Objective: This qualitative study was imbedded in a randomized controlled trial evaluating the addition of geriatricians to usual care to enable the comprehensive geriatric assessment process with older patients on acute medical units. The qualitative study explored the perspectives of intervention participants on their care and treatment.
Design: A constructivist study incorporating semi-structured interviews that were conducted in patients’ homes within six weeks of discharge from the acute medical unit. These interviews were recorded, transcribed, and analysed using thematic analysis.
Setting: An acute medical unit in the United Kingdom.
Participants: Older patients (n = 18) and their informal carers (n = 6) discharged directly home from an acute medical unit, who had been in the intervention group of the randomized controlled trial
Results: Three core themes were constructed: (1) perceived lack of treatment on the acute medical unit; (2) nebulous grasp of the role of the geriatrician; and (3) on-going health and activities of daily living needs postdischarge. These needs impacted upon the informal carers, who either took over, or helped the patients to complete their activities of daily living. Despite the help received with activities of daily living, a lot of the patients voiced a desire to complete these activities themselves.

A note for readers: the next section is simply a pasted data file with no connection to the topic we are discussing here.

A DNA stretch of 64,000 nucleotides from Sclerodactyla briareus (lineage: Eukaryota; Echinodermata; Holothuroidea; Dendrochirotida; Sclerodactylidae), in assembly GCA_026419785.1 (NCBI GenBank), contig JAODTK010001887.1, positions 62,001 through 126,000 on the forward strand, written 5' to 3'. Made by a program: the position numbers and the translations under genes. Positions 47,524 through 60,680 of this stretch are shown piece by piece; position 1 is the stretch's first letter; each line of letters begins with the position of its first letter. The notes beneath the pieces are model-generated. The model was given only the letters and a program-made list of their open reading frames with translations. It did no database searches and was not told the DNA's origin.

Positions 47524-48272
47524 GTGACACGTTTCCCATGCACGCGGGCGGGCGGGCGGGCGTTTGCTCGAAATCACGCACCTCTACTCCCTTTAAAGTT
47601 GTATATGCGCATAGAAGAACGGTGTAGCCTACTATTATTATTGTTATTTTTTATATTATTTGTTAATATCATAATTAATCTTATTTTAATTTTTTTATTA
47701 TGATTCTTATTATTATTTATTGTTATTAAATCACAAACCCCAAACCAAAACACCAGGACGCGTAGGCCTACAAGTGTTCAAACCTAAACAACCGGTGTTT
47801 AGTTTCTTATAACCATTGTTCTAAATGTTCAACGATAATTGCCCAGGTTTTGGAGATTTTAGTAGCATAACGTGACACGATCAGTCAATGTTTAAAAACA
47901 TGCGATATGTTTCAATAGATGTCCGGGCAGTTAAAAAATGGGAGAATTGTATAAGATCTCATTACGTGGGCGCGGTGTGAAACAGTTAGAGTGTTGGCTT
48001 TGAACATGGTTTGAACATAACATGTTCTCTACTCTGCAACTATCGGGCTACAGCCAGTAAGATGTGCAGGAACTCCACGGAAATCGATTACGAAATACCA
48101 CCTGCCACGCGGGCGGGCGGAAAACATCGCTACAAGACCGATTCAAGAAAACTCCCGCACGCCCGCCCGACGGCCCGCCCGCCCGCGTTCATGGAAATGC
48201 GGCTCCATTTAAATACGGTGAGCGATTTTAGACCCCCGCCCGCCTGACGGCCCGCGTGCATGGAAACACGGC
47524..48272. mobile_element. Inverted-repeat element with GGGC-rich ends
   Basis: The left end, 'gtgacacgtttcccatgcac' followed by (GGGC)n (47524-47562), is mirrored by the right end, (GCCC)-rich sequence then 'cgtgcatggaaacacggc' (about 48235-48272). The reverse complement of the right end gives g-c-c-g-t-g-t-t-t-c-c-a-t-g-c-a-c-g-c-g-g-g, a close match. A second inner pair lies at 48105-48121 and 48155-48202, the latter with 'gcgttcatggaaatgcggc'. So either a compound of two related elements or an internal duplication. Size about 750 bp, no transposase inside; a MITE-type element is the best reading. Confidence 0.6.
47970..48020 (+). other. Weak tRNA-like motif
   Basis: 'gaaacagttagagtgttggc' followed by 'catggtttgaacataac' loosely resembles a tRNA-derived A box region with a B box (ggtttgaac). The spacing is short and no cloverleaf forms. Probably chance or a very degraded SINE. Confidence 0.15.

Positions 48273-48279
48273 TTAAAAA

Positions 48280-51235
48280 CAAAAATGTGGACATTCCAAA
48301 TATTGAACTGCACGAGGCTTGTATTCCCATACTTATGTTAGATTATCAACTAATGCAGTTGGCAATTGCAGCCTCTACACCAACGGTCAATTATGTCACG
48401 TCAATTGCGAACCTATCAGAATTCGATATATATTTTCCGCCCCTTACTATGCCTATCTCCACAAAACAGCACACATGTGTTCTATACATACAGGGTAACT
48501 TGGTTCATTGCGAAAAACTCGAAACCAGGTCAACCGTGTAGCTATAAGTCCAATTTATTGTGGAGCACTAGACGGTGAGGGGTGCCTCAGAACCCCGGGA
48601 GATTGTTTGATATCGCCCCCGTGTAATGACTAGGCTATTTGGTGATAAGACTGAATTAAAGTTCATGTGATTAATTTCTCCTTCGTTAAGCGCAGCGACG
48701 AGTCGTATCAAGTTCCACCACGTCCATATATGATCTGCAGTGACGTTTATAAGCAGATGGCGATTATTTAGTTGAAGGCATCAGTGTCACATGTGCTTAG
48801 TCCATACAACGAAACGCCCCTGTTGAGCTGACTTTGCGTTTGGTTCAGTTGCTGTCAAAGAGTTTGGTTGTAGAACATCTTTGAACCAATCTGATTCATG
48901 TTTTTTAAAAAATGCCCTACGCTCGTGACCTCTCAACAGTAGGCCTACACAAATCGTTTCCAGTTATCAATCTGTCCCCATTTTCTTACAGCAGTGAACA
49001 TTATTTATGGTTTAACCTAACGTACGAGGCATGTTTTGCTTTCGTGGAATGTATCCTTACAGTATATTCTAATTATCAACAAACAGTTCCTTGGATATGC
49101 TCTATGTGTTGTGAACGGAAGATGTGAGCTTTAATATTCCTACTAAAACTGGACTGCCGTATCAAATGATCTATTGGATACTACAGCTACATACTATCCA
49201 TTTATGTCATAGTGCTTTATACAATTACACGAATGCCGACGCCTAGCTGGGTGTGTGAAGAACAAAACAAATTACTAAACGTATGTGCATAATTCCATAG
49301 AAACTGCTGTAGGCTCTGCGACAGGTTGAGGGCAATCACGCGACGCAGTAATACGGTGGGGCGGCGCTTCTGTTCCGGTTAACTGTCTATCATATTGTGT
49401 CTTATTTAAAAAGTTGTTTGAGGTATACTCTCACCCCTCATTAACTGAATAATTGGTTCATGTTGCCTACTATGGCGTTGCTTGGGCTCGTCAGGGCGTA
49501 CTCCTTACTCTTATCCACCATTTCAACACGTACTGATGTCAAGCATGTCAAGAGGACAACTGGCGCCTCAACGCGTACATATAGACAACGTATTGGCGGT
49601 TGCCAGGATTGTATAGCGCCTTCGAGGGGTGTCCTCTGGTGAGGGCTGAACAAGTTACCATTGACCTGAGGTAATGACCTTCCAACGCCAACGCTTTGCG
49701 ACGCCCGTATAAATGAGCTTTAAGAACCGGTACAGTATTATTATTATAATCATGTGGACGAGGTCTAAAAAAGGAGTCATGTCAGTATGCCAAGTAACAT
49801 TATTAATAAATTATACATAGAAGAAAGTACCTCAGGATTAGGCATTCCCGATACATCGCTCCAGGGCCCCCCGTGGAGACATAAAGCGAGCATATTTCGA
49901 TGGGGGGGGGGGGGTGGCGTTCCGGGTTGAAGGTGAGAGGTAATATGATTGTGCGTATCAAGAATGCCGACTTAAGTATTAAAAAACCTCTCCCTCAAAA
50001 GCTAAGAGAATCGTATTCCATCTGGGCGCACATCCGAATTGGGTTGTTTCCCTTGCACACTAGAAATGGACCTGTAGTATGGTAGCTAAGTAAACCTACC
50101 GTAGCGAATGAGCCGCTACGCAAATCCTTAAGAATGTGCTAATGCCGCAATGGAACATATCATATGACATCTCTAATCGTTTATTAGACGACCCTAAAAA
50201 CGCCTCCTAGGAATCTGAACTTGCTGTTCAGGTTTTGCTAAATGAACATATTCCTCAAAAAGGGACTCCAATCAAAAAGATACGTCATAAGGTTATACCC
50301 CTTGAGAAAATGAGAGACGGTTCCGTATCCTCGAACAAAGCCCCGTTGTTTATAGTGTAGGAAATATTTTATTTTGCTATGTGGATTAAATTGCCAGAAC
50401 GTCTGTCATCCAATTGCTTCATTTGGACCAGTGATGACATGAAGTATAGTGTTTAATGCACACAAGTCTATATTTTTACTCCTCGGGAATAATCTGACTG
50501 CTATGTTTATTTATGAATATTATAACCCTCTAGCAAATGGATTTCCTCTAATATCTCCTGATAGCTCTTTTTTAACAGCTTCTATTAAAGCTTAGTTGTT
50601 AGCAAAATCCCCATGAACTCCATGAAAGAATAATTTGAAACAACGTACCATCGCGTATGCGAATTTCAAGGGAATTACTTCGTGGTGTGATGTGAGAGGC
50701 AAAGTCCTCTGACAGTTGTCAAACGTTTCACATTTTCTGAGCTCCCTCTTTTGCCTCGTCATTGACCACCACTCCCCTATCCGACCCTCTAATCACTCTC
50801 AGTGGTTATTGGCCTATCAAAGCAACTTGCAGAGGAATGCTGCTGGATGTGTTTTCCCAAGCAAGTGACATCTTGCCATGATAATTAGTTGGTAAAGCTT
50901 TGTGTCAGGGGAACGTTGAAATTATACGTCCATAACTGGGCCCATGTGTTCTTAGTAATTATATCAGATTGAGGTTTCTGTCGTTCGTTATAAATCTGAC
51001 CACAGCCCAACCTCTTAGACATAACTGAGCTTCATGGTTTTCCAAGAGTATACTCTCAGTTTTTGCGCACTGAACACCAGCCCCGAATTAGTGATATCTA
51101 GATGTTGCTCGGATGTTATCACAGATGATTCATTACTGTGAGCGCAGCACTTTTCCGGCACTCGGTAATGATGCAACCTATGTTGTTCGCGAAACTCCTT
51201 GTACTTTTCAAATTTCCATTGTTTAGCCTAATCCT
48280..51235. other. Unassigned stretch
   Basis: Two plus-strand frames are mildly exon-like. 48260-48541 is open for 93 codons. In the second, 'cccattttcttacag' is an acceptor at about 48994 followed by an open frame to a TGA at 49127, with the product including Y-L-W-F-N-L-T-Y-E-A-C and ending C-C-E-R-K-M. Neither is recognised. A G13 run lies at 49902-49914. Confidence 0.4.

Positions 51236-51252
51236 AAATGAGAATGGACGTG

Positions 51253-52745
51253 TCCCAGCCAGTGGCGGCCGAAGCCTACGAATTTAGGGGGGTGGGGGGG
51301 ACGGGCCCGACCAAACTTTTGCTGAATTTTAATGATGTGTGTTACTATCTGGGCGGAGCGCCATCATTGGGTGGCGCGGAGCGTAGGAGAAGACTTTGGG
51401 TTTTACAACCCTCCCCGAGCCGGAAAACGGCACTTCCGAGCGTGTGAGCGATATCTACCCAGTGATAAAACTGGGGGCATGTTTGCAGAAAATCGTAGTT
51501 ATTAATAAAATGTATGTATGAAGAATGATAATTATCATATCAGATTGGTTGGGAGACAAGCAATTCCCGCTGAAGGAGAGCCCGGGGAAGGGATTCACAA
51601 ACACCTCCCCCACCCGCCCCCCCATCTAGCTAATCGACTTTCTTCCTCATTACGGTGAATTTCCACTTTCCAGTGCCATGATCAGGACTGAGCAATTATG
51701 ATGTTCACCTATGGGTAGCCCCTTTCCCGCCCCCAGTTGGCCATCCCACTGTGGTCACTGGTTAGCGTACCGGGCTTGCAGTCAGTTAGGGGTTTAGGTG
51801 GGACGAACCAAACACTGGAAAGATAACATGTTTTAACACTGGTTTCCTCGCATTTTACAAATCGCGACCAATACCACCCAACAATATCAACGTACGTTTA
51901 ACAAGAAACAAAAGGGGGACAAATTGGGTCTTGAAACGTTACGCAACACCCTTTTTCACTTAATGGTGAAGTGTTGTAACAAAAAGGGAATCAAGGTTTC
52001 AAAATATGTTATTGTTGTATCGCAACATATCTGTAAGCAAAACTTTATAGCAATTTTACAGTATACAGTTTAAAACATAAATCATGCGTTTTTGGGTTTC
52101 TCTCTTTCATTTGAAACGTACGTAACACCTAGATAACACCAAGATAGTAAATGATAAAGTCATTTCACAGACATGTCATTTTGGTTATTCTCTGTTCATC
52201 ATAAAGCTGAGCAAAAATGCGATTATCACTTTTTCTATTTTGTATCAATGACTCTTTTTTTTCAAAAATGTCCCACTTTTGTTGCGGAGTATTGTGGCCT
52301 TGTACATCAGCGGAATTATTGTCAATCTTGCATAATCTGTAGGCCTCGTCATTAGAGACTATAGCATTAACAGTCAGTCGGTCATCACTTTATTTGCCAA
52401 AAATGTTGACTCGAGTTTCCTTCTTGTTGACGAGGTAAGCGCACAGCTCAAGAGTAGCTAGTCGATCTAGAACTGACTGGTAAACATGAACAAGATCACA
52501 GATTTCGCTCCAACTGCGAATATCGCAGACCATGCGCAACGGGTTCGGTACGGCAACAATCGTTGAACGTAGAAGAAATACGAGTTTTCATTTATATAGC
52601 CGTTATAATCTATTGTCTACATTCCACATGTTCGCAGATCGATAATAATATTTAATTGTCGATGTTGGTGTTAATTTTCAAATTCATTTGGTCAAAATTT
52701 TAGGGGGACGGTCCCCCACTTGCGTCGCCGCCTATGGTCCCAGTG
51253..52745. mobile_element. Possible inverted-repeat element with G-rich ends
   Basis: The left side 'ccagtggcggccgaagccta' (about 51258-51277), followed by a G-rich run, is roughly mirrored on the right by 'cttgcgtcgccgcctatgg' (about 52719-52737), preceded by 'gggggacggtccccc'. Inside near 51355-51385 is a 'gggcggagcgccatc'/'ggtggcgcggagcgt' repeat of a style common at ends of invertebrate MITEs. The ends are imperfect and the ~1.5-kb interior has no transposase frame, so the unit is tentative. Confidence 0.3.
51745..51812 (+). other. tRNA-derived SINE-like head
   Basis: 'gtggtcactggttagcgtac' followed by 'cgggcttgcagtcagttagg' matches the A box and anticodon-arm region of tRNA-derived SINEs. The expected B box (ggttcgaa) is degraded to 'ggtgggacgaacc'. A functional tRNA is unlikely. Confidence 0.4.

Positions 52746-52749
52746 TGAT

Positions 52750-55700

Conclusions: The participants perceived they were just monitored and observed on the acute medical unit, rather than receiving active treatment, and spoke of on-going unresolved health and activity of daily living needs following discharge, despite receiving the additional intervention of a geriatrician.